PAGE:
> I've collected up stats from three public sources, plugged them
    > into an OpenOffice spreadsheet and graphed the trends. They
    > very clearly show what I've been seeing for a while: even web
    > stats that show relatively low Linux share show consistent
    > growth over time. Also, as one would expect, sources with
    > very large samples collected from a broad demographic mix of
    > sites show a rather smooth growth line compared to a smaller
    > sample from one site. The lowest share I've found is the
    > 0.67 percent value from hitslink. It is not hard to find
    > stats in the 1 to 2 percent range. This is a considerable
    > improvement from a few years ago when 0.2 was the number being
    > thrown around. Just for fun, I've put the graphs on a web
    > page, including links to original source data:
    >
    > http://www.glaci.com/linuxstats.html
    >
    > Enjoy,
    >
    > Thad



    Thanks for the ammo, Mercenary: after 10+ years of trying to give itself
    away, less than 1 in 100 users chooses Linux.

    Also, you said "...what I find interest is the obvious long term trend."
    Since when is 11 months long-term? If you had used the full date range
    available for Linux, your graph would rise faster (better revise it and get
    that little bit of oomph).

    Only the hitslink numbers are meaningful. w3schools is just one site, with
    a technical focus.




  6. Re: Linux browser trends examined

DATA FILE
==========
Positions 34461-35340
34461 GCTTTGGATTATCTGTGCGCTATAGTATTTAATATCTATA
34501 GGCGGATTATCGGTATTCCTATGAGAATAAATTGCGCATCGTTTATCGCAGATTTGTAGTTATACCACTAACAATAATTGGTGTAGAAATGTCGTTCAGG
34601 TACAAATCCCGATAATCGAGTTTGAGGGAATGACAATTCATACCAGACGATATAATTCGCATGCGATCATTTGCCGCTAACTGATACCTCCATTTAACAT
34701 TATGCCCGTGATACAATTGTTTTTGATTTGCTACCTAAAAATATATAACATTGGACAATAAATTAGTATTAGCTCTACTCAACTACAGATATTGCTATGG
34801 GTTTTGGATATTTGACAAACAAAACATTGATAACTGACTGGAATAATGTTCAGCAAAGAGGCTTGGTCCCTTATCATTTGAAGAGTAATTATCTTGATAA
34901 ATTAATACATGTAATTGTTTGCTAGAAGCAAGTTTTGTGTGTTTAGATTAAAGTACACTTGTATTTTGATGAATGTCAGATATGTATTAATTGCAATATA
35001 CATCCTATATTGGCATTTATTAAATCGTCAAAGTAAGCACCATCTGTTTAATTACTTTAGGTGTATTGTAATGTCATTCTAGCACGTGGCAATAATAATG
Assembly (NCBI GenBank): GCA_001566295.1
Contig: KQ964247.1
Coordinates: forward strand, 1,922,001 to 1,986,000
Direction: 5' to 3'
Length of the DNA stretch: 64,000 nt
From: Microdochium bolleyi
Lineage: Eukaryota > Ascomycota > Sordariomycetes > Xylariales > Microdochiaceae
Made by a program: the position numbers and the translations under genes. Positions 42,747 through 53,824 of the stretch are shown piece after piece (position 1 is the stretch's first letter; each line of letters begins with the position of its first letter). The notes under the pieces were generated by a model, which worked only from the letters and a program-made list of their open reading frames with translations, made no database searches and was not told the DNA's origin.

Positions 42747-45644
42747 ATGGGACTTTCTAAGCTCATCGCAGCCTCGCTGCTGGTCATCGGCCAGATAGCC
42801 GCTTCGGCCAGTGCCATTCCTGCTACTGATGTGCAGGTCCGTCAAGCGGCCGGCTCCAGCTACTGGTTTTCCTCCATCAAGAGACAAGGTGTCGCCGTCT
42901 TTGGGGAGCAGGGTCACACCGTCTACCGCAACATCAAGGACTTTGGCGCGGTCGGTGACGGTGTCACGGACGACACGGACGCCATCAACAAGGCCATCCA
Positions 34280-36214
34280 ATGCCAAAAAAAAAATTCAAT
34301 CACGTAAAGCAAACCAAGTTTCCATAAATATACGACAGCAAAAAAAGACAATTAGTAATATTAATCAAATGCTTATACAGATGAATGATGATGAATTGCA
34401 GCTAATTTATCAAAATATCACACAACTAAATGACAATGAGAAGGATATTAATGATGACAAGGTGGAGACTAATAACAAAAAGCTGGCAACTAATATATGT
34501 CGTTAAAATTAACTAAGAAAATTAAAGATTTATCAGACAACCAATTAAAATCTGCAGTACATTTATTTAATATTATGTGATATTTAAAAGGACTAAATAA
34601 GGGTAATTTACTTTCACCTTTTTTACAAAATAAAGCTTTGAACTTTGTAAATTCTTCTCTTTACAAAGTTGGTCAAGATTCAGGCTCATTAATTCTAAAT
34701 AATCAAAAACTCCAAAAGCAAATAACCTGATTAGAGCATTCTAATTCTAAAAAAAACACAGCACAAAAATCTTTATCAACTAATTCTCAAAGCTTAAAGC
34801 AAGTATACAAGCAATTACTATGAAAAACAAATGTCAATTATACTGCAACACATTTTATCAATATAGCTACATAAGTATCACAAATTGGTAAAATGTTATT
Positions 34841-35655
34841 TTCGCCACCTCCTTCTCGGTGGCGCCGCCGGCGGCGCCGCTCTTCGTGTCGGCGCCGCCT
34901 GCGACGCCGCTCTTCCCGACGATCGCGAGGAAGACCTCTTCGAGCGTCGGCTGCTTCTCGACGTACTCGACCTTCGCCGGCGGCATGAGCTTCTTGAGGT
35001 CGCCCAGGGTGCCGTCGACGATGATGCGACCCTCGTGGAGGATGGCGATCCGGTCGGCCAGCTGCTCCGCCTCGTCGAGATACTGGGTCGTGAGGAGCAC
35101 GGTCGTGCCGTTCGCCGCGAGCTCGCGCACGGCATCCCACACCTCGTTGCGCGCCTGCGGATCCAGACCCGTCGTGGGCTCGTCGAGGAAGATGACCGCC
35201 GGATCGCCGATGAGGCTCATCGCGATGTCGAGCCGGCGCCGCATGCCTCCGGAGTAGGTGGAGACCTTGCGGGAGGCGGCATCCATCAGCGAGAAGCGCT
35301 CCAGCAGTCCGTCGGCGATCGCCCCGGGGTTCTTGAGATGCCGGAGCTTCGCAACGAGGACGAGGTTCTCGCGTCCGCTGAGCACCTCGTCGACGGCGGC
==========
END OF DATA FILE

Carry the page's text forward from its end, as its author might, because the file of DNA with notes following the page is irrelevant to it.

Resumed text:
"Gregory Shearman" wrote in message
    news:2695936.enn4qIVRms@netscape.net...
    >
    > No one really knows how many people use linux.
    >

    Nor does it really matter. 0%, 1%, 2%, even 3% are effectively zero in
    terms of sparking any mass migration to Linux on the desktop. For marketing
    purposes, you have two categories, i.e. Windows and "others".


  7. Re: Linux browser trends examined

    On Fri, 21 Mar 2008 09:07:21 -0400, amicus_curious wrote:

    > "Gregory Shearman" wrote in message
    > news:2695936.enn4qIVRms@netscape.net...
    >>
    >> No one really knows how many people use linux.
    >>

    > Nor does it really matter. 0%, 1%, 2%, even 3% are effectively zero in
    > terms of sparking any mass migration to Linux on the desktop. For
    > marketing purposes, you have two categories, i.e. Windows and "others".


    Actually it is again becoming Windows, OS X and others.

    --
    Rick

  8. Re: Linux browser trends examined

    Gregory Shearman wrote:
    > DFS wrote:


    >> Thanks for the ammo, Mercenary: after 10+ years of trying to give
    >> itself away, less than 1 in 100 users chooses Linux.

    >
    > An exclusive club.


    ....of woman haters http://lonien.de/wjl/images/jpg/p200602260034.jpg



    > When people have a choice to buy preloaded linux then things will
    > improve. But choice is pretty hard to come by.


    Wal-mart just chose to remove one such choice because when offered a choice
    people didn't choose that choice.

    You cola wacks should pool your funds and start a Linux system vendor, and
    watch your tiny fortunes grow to no fortunes.



    >> Also, you said "...what I find interest is the obvious long term
    >> trend." Since when is 11 months long-term? If you had used the full
    >> date range available for Linux, your graph would rise faster (better
    >> revise it and get that little bit of oomph).
    >>
    >> Only the hitslink numbers are meaningful. w3schools is just one
    >> site, with a technical focus.

    >
    > hitslink isn't even meaningful.


    It's very meaningful.



    > No one really knows how many people use linux.


    We know this for sure: not many.




  9. Re: Linux browser trends examined

    amicus_curious wrote:
    >
    > Nor does it really matter. 0%, 1%, 2%, even 3% are effectively zero in
    > terms of sparking any mass migration to Linux on the desktop. For marketing